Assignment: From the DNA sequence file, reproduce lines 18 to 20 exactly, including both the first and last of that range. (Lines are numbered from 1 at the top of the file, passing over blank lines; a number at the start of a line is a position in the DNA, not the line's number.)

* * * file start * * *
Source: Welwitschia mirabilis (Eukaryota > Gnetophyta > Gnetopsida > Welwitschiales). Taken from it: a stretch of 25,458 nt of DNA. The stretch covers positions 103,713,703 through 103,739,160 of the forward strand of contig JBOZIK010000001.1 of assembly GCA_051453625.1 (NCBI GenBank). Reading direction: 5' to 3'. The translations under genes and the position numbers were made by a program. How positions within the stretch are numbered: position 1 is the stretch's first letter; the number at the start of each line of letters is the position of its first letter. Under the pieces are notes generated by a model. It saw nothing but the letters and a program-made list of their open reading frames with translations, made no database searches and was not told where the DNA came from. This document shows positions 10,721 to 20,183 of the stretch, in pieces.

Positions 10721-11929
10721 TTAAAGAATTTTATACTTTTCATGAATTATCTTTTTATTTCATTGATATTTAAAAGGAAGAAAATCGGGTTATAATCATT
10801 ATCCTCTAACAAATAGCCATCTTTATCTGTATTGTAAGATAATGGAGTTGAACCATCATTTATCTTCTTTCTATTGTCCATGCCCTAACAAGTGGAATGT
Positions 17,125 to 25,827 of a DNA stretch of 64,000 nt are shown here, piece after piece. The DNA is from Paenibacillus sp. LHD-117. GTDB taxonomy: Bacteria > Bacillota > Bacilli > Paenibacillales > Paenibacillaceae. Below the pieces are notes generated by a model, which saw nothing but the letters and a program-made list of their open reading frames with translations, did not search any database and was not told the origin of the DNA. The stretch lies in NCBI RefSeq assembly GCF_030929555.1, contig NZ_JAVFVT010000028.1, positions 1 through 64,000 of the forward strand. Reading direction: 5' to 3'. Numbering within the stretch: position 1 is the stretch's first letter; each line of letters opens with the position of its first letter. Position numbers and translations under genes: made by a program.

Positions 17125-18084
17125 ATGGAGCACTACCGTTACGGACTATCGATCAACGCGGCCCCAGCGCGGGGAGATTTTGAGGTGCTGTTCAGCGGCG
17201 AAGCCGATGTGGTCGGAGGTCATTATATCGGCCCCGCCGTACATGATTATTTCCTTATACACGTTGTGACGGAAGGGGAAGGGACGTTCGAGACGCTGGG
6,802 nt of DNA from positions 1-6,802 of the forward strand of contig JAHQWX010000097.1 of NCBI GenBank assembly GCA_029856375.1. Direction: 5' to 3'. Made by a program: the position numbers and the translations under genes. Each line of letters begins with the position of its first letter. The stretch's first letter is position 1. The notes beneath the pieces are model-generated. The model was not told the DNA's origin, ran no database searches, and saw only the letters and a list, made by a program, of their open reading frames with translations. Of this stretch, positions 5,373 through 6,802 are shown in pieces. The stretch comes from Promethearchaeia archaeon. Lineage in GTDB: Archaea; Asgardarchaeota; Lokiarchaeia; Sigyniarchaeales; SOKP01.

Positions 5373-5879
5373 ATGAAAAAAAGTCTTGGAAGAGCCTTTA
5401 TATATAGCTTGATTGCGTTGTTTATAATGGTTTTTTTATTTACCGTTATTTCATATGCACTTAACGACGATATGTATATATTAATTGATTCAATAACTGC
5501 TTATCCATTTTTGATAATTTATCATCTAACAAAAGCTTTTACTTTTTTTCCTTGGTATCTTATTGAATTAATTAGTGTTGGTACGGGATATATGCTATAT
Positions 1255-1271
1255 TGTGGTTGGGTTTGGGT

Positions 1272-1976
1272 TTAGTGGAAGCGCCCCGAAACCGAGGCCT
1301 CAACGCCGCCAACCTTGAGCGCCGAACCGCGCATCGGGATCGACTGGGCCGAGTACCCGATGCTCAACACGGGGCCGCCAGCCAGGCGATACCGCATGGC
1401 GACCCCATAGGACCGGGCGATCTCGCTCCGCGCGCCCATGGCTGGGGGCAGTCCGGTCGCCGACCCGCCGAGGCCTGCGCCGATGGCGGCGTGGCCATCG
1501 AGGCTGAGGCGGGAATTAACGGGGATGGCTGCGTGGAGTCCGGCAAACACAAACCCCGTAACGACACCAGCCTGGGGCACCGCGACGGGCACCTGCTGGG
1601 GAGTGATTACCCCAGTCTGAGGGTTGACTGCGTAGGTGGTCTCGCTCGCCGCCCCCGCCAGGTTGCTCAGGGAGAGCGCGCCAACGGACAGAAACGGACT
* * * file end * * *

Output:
1301 CAACGCCGCCAACCTTGAGCGCCGAACCGCGCATCGGGATCGACTGGGCCGAGTACCCGATGCTCAACACGGGGCCGCCAGCCAGGCGATACCGCATGGC
1401 GACCCCATAGGACCGGGCGATCTCGCTCCGCGCGCCCATGGCTGGGGGCAGTCCGGTCGCCGACCCGCCGAGGCCTGCGCCGATGGCGGCGTGGCCATCG
1501 AGGCTGAGGCGGGAATTAACGGGGATGGCTGCGTGGAGTCCGGCAAACACAAACCCCGTAACGACACCAGCCTGGGGCACCGCGACGGGCACCTGCTGGG